Monday, 29 January 2007

Erik Du Plessis, Millward Brown, joins me on the Dark Side

Who says blogging isn't good for planning?

Last week, what started as a blog-posting about sad-vertising, led me to having a full and frank email discussion with Erik Du Plessis of Millward Brown about the merits of negative emotion in advertising.

And guess what… where originally I had considered Erik and Millward Brown to be firmly against negative emotion, it seems we are now in agreement that negative emotion can lead to powerful and effective advertising.

This is Erik’s last note to me; including an important warning on the dangers of using negative emotion gratuitously, and a hypothetical illustration with a brand I work on...

“Hi David, I can only agree with your last comment that we need to simplify, and not over-simplify, the issues about emotion.

Up to 1995 the general view has been the D’escartian view that emotion is the antithesis of rationality. (E.g. “Be rational, not emotional, about this). Everything has changed with Damasio’s book “Descartes’ Error”. Along with LeDoux a new paradigm has come about. Mostly being discussed only from 2000 onwards.

This leaves us with a situation where much of the pre-1995 work on emotion should be questioned against the new paradigm. Remember that this work was undertaken by only a few psychologists without the benefit of the new paradigm.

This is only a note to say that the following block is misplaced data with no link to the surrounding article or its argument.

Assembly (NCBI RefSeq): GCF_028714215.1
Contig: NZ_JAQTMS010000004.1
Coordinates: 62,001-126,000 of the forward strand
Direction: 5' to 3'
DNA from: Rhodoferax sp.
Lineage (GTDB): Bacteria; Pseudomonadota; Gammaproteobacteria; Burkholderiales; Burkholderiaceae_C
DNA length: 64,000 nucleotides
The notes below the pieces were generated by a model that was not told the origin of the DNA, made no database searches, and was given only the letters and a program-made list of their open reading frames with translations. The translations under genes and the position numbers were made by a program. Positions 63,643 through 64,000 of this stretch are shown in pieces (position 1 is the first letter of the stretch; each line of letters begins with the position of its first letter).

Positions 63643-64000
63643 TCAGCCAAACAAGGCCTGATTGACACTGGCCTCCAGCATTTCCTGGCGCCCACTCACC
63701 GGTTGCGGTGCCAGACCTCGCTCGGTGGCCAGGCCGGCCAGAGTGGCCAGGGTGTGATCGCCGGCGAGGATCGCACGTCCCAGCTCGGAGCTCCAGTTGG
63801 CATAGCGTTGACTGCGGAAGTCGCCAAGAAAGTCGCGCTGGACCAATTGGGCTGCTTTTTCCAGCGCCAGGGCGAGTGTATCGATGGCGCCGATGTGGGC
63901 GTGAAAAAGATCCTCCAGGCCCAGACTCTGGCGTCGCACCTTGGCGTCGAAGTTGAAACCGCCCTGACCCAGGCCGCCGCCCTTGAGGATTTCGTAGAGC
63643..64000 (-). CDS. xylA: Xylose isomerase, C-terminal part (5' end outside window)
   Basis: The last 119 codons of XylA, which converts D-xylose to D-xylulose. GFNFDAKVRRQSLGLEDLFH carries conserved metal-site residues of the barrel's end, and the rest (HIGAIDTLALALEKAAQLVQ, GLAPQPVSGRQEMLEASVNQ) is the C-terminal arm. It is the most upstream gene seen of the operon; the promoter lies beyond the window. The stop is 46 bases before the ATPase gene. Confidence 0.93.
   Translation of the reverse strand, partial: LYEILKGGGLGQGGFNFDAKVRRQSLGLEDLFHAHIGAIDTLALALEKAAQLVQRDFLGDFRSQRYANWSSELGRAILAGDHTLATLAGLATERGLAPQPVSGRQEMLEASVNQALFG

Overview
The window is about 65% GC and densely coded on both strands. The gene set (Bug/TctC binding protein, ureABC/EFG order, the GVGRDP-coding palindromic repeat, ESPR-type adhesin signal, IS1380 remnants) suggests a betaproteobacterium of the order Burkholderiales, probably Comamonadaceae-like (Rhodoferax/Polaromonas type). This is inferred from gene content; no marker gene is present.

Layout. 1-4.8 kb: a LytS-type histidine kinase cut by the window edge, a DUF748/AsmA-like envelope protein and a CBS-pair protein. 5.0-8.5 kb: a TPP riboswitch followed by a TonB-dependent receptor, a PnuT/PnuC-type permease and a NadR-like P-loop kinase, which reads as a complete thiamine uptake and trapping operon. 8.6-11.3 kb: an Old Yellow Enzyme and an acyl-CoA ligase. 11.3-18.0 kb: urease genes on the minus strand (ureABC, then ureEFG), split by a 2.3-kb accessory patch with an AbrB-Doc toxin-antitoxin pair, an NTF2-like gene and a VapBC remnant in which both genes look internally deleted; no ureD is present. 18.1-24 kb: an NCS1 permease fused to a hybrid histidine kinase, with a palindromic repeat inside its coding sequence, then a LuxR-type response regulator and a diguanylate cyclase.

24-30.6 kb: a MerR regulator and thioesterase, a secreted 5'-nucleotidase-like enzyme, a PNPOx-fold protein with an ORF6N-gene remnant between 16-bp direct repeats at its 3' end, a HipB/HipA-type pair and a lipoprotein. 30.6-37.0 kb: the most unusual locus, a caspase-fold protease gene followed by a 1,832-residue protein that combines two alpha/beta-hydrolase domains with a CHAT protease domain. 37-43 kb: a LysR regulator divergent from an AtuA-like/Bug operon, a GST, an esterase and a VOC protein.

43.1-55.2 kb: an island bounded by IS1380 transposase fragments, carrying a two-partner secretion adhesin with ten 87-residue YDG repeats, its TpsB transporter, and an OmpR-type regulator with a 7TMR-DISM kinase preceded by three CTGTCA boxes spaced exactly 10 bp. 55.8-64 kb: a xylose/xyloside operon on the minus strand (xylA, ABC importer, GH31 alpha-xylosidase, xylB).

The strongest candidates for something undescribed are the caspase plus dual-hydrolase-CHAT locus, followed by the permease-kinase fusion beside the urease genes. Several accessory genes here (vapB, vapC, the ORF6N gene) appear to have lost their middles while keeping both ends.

I think all of us at Millward Brown will agree that we still have a lot to learn about measuring emotions, and we are investing a lot of time in this. From what I have seen our approach is probably the best, at this stage. I believe we can learn a lot from debates like you have initiated with your paper, and your Blogg. At a minimum you are raising questions, hopefully you might even come up with solutions.

This is one reason I prefer to talk at conferences where there are creatives, planners and clients; rather than researchers.

Onto another point: I am impressed by the depth you have read my book to be quoting it at me, and yes, I might have been unclear, or simply wrong.

Negative emotions are as (if not more) important for survival as positive emotions. Thus, as far as the attention role of emotions you will give attention to things that cause strong negative or positive emotions. This makes for powerful advertising.

As far as the second role of emotions is concerned – setting up a pre-disposition – you might find that negative emotions sets up a negative predisposition, and this is the danger of gratuitous sadvertising.

I can see that showing people dying as a result of eating Marmite will get attention, but I really doubt that it will do the brand any good. The same ad execution showing people dying but this time because they did not eat Marmite brand might be more effective. Both would probably classify as sadvertising.

Thanks for giving me space on your Blogg. Erik.”

So with Erik on side, we can now be optimistic (if that is the right word?) about the future of sad-vertising. Let’s hope his authority will help breed optimistic clients too.

1 comment:

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